And then in verse 26, he sums it all up by saying, “Let all things be done for edification”.  So this is the thought or the emphasis of the entire chapter.  God wants, when the church comes together, that they be edified. 
Now that’s all well and good, but what does it mean to be “edified”?  The Greek word actually comes from two words that carry the idea of building a house. 
Simply put, edification means “to build up”.  That is the term that is used here.  That’s why God has churches on the planet.  They are to build up saints into spiritual maturity.  We are to promote spiritual growth and develop the character of the believer to be like Christ.
And, just as an aside, that is not just the responsibility of the church in a corporate sense, but of every individual member of the church, beginning with the pastor on down.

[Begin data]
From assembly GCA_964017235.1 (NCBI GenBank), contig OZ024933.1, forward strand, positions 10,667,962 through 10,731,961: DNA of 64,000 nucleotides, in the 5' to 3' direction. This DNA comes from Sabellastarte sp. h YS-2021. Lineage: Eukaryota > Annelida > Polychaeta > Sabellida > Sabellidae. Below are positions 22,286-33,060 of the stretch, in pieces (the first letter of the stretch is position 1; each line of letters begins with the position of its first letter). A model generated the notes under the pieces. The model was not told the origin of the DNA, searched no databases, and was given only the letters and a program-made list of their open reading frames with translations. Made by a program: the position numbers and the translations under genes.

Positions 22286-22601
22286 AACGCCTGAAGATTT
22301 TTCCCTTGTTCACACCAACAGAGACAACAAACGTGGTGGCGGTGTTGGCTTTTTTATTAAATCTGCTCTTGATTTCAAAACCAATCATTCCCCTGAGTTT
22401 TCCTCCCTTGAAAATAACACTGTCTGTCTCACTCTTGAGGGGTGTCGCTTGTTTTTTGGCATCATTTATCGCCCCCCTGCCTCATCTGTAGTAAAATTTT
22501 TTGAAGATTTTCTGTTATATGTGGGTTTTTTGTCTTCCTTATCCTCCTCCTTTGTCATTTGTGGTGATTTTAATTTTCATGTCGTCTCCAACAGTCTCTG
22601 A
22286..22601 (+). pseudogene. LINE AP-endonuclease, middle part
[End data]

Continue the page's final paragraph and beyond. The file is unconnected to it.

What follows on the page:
We err when we put all the emphasis on evangelism.  Listen to this:  Immature church members will never be effective in evangelism.  And unfortunately we are always trying to train Christians to be witnesses when we ought to be training Christians to be Christians.  If you mature a saint, he will be effective in evangelism.  
So we meet together to be edified.  We meet together to be taught the Word of God.  We meet together to be exposed to God’s truth in a way that it will cause us to grow to maturity.  So edification is the issue in the church.
Unfortunately, that was not what was happening in Corinth.  In Corinth, edification had come to a screeching halt because of the confusion and the disorder with which that church was functioning. 
And in 14th chapter of I Corinthians, Paul is trying to put a stop to the perversions and confusion and bring the Corinthians back to a system of order, particularly in worship, that would bring to them edification.
Now, in the first 25 verses of the chapter, Paul gives them a doctrinal lesson about tongues and prophesying.  Then beginning in verse 26, he deals with the practical side of that, how it’s going to look and behave in real life and practice in the church. 
For that reason it is somewhat unfair to jump in at verse 26, but I’ll give it a try, beginning with just a sketch of what has previously been said.